As a literary genre, poetry faces a perpetual struggle to remain relevant to American readers. Lacking the general readership of fiction and nonfiction, American poetry has retreated into its own corner of academia. But students and faculty at Duke University and the University of North Carolina at Chapel Hill, along with some local poets, are doing something to change that.
"One Makes Many: A Conference of Poetic Interactions," a collaborative two-day conference devoted exclusively to poetry, take place this weekend. Panelists and performers from around the country will gather for six themed discussions at Duke's John Hope Franklin Humanities Institute in the Smith Warehouse during the day on Friday and all Saturday afternoon at the UNC YMCA.
The conference grew out of an informal poetry working group that Duke and UNC students formed with other poets in the community. Each person had a foot in a unique discipline in addition to a shared foot in poetry. Conversations were so lively, a conference was inevitable.
"The various concerns that emerged from the group that organized the conference reflect the community of poets and lovers of poetry around here," notes poet and professor Fred Moten, who teaches English and African and African-American studies at Duke.
"It happens every time a bunch of us get together" he adds, "so in some ways it's almost like an extension of the conversations we're always having, making those conversations public and opening them up to other folks."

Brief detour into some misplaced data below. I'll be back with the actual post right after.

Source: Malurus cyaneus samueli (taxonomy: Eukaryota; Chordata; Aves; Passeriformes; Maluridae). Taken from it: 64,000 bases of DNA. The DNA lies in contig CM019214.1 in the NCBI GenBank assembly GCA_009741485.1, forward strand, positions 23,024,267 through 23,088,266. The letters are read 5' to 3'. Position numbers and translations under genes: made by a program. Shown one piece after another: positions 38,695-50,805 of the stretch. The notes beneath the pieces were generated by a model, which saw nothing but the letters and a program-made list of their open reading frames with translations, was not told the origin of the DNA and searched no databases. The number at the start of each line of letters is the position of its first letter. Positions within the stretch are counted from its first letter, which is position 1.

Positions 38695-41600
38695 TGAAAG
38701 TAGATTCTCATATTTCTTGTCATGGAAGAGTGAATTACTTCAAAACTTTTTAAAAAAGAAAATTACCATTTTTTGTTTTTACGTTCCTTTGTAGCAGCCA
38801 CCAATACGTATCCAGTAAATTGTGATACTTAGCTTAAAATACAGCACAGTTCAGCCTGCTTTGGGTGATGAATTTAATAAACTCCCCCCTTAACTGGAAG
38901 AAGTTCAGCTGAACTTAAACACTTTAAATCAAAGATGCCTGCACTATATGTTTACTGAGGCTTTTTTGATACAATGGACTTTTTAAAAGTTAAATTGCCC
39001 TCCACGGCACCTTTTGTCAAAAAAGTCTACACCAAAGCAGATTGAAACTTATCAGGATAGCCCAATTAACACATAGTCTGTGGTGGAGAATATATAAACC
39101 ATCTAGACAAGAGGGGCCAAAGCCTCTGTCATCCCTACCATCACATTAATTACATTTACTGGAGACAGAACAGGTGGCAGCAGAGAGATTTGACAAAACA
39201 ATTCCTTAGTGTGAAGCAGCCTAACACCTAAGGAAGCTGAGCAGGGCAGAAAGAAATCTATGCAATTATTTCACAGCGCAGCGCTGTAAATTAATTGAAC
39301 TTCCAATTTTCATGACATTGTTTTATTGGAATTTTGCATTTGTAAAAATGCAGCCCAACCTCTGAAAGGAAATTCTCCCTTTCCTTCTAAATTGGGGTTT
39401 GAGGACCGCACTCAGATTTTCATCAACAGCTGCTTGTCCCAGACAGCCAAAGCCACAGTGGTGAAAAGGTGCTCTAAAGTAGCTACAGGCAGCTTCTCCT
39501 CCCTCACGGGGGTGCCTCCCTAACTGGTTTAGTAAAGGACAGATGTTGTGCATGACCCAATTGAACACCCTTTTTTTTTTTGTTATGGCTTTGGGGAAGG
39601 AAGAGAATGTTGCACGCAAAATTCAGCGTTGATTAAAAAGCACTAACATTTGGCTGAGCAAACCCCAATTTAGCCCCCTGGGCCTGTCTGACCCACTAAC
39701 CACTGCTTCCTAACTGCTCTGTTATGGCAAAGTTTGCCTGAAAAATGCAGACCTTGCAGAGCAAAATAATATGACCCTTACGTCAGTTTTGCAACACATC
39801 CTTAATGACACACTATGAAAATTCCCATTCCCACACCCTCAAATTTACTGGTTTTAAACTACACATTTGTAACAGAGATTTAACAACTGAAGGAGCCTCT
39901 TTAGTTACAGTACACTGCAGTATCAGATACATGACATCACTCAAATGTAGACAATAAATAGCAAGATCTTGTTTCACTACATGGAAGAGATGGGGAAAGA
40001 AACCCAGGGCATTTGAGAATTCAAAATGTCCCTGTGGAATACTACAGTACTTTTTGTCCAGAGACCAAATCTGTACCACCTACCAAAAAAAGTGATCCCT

Funded primarily through the Kenan-Biddle Partnership and Duke's English department, the conference is also supported by a slate of individual departments at the two schools that have rarely, if ever, collaborated before.
The conference's format and locations were chosen to encourage both the glutton who will consume every minute of every session and the curious who merely want to drop in to see one topic discussed or one reader perform.
The panel topics range all over the spectrum of knowledge and history, reflecting how poetry integrates with pretty much any other discipline one can think of. Some panelists will read or perform their work; others will present more of an academic paper.
After day sessions on religion, Latin American translation and new media, Friday night peaks with the keynote reading by poet and anthropologist Nathaniel Tarn at Smith Warehouse. With the disciplinary specialization that academia requires these days, Tarn is a formidable throwback to the days when poets tapped into many disparate areas of knowledge in order to establish poetic connections between them. The event promises to be a treat—he performs (and travels) infrequently.
Saturday's schedule at UNC includes panels on Black Mountain College's legacy, African diasporic forms and oral traditions.
J. Peter Moore, a Ph.D. student in English at Duke, will moderate the Black Mountain panel, but he's looking forward to the translation panel as much as his own. "That's going to be great because all of the people on the panel know each other. It's kind of a dream team. These guys are getting together to talk about a topic that they've been talking about for quite some time and they're familiar with each other. That's going to be really loose and great."
It's that casual, conversational spirit that has Moten excited. He finds that spirit unique to the Triangle poetry scene.
"This conference is happening here—and that's not an accident. They haven't had one like this in New York yet, or in San Francisco yet. This is a thing that could only happen here."